Is Tesla worth US\$219

# Is Tesla worth US\$219 • Tesla’s estimated fair value is US\$182 based on 2 Stage Free Cash Flow to Equity
• Tesla’s US\$219 share price signals that it might be 20% overvalued
• Our fair value estimate is 27% lower than Tesla’s analyst price target of US\$248

In this article we are going to estimate the intrinsic value of Tesla, Inc. (NASDAQ:TSLA) by taking the expected future cash flows and discounting them to their present value. Our analysis will employ the Discounted Cash Flow (DCF) model. It may sound complicated, but actually it is quite simple!

Companies can be valued in a lot of ways, so we would point out that a DCF is not perfect for every situation. If you want to learn more about discounted cash flow, the rationale behind this calculation can be read in detail in the Simply Wall St analysis model.

View our latest analysis for Tesla

### Is Tesla Fairly Valued?

We’re using the 2-stage growth model, which simply means we take in account two stages of company’s growth. In the initial period the company may have a higher growth rate and the second stage is usually assumed to have a stable growth rate. To start off with, we need to estimate the next ten years of cash flows. Where possible we use analyst estimates, but when these aren’t available we extrapolate the previous free cash flow (FCF) from the last estimate or reported value. We assume companies with shrinking free cash flow will slow their rate of shrinkage, and that companies with growing free cash flow will see their growth rate slow, over this period. We do this to reflect that growth tends to slow more in the early years than it does in later years.

A DCF is all about the idea that a dollar in the future is less valuable than a dollar today, and so the sum of these future cash flows is then discounted to today’s value:

After calculating the present value of future cash flows in the initial 10-year period, we need to calculate the Terminal Value, which accounts for all future cash flows beyond the first stage. The Gordon Growth formula is used to calculate Terminal Value at a future annual growth rate equal to the 5-year average of the 10-year government bond yield of 2.2%. We discount the terminal cash flows to today’s value at a cost of equity of 9.7%.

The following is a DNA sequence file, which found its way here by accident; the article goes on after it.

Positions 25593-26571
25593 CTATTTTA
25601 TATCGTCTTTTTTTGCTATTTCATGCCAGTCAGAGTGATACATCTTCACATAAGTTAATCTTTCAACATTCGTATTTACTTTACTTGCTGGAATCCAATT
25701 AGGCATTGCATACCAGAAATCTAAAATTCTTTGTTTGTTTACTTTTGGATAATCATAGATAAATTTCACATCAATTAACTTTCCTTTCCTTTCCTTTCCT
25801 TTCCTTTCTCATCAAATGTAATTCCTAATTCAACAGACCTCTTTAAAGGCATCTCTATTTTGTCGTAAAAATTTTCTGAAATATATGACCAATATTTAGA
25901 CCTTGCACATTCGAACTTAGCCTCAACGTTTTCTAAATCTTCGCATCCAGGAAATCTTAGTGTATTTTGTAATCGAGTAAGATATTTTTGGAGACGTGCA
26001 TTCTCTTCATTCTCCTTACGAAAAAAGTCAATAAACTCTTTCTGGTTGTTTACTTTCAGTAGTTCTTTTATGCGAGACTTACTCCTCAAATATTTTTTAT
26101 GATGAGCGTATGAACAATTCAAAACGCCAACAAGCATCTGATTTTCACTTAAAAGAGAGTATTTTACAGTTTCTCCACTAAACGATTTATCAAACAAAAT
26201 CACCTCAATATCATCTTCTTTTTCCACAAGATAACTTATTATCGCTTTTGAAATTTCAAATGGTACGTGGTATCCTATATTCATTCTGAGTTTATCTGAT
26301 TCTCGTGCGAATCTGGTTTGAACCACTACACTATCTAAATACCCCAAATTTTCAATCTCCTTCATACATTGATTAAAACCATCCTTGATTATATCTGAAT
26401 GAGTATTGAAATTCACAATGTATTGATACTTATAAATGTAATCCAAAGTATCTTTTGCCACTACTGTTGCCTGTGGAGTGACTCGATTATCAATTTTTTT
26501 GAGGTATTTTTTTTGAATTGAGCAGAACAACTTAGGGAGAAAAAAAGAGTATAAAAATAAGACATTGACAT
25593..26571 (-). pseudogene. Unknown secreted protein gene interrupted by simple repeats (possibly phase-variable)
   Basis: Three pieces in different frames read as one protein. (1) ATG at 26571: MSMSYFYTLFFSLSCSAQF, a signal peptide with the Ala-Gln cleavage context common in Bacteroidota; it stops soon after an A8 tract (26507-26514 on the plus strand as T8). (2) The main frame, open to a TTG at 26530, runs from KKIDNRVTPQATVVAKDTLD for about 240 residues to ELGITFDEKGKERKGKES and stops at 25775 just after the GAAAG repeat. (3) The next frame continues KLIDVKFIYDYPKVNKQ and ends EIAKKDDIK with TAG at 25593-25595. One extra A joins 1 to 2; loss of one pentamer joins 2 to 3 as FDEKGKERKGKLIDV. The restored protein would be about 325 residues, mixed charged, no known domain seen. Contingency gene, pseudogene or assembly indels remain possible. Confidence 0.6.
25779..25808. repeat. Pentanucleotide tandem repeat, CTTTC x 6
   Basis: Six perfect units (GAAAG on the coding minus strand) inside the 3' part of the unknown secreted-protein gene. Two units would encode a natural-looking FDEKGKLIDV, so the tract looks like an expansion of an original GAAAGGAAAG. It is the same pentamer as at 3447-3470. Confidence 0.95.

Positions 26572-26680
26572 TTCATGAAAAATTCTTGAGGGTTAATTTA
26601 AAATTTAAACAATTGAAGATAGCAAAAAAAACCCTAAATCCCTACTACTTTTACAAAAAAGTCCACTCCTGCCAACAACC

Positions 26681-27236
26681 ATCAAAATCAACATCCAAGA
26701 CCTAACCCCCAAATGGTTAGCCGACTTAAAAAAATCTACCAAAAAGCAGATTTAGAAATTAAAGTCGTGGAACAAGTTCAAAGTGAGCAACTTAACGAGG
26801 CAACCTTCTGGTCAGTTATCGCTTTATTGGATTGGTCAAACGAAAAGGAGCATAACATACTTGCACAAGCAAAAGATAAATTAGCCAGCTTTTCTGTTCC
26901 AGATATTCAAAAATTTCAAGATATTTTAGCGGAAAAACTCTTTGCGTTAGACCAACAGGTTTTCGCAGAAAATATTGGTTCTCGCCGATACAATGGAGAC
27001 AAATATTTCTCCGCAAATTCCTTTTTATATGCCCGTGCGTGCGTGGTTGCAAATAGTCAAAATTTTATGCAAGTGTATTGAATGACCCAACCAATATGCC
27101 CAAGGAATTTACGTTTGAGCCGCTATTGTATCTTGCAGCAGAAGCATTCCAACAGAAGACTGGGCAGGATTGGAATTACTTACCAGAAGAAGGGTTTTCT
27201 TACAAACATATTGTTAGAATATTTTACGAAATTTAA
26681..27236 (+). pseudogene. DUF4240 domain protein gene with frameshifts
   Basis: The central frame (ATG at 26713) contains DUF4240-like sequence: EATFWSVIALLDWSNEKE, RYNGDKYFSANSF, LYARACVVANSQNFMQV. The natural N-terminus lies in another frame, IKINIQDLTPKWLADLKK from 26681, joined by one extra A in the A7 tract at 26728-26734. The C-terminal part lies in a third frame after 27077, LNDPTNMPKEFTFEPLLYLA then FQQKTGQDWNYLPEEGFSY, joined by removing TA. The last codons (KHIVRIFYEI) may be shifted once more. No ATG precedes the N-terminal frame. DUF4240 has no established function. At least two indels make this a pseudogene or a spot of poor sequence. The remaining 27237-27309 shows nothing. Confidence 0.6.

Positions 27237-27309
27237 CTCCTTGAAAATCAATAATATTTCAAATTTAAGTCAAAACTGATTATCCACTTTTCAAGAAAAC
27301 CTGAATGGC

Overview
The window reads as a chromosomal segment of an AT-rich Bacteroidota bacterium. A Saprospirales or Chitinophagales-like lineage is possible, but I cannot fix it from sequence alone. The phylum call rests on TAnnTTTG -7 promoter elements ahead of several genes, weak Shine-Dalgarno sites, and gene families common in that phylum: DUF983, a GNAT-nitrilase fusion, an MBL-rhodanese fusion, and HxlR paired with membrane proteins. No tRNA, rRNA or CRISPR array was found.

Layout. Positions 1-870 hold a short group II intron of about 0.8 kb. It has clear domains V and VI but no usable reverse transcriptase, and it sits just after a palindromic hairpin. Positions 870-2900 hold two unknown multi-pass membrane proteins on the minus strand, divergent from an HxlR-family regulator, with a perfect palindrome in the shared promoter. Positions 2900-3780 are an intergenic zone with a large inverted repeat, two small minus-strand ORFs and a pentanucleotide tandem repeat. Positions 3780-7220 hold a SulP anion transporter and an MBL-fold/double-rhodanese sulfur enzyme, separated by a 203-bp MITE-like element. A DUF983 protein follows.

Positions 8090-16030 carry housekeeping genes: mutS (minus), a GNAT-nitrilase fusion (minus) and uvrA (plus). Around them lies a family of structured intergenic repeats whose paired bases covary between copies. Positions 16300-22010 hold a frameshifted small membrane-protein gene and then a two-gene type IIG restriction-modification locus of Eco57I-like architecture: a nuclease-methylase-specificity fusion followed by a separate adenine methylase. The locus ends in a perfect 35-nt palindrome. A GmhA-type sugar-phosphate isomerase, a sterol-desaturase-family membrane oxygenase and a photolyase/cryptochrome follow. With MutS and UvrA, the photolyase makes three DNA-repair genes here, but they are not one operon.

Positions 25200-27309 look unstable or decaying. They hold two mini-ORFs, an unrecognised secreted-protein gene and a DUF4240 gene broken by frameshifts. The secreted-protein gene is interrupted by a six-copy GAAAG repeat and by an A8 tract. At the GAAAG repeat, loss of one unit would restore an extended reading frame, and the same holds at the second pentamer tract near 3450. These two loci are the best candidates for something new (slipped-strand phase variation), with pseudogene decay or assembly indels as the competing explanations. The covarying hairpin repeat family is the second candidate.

Terminal Value (TV)= FCF2033 × (1 + g) ÷ (r – g) = US\$66b× (1 + 2.2%) ÷ (9.7%– 2.2%) = US\$894b

Present Value of Terminal Value (PVTV)= TV / (1 + r)10= US\$894b÷ ( 1 + 9.7%)10= US\$353b

The total value, or equity value, is then the sum of the present value of the future cash flows, which in this case is US\$576b. In the final step we divide the equity value by the number of shares outstanding. Compared to the current share price of US\$219, the company appears slightly overvalued at the time of writing. Valuations are imprecise instruments though, rather like a telescope – move a few degrees and end up in a different galaxy. Do keep this in mind. The Assumptions

The calculation above is very dependent on two assumptions. The first is the discount rate and the other is the cash flows. If you don’t agree with these result, have a go at the calculation yourself and play with the assumptions. The DCF also does not consider the possible cyclicality of an industry, or a company’s future capital requirements, so it does not give a full picture of a company’s potential performance. Given that we are looking at Tesla as potential shareholders, the cost of equity is used as the discount rate, rather than the cost of capital (or weighted average cost of capital, WACC) which accounts for debt. In this calculation we’ve used 9.7%, which is based on a levered beta of 1.516. Beta is a measure of a stock’s volatility, compared to the market as a whole. We get our beta from the industry average beta of globally comparable companies, with an imposed limit between 0.8 and 2.0, which is a reasonable range for a stable business.

### SWOT Analysis for Tesla

#### Strength

Earnings growth over the past year exceeded the industry.

Debt is not viewed as a risk.

#### Weakness

Earnings growth over the past year is below its 5-year average.

Expensive based on P/E ratio and estimated fair value.

#### Opportunity

Annual earnings are forecast to grow faster than the American market.

#### Threat

Revenue is forecast to grow slower than 20% per year.

### Next Steps:

Whilst important, the DCF calculation is only one of many factors that you need to assess for a company. The DCF model is not a perfect stock valuation tool. Instead the best use for a DCF model is to test certain assumptions and theories to see if they would lead to the company being undervalued or overvalued. For instance, if the terminal value growth rate is adjusted slightly, it can dramatically alter the overall result. What is the reason for the share price exceeding the intrinsic value? For Tesla, there are three fundamental factors you should assess:

Risks: Be aware that Tesla is showing 1 warning sign in our investment analysis , you should know about…

Future Earnings: How does TSLA’s growth rate compare to its peers and the wider market? Dig deeper into the analyst consensus number for the upcoming years by interacting with our free analyst growth expectation chart.

Other High Quality Alternatives: Do you like a good all-rounder? Explore our interactive list of high quality stocks to get an idea of what else is out there you may be missing!

PS. Simply Wall St updates its DCF calculation for every American stock every day, so if you want to find the intrinsic value of any other stock just search here.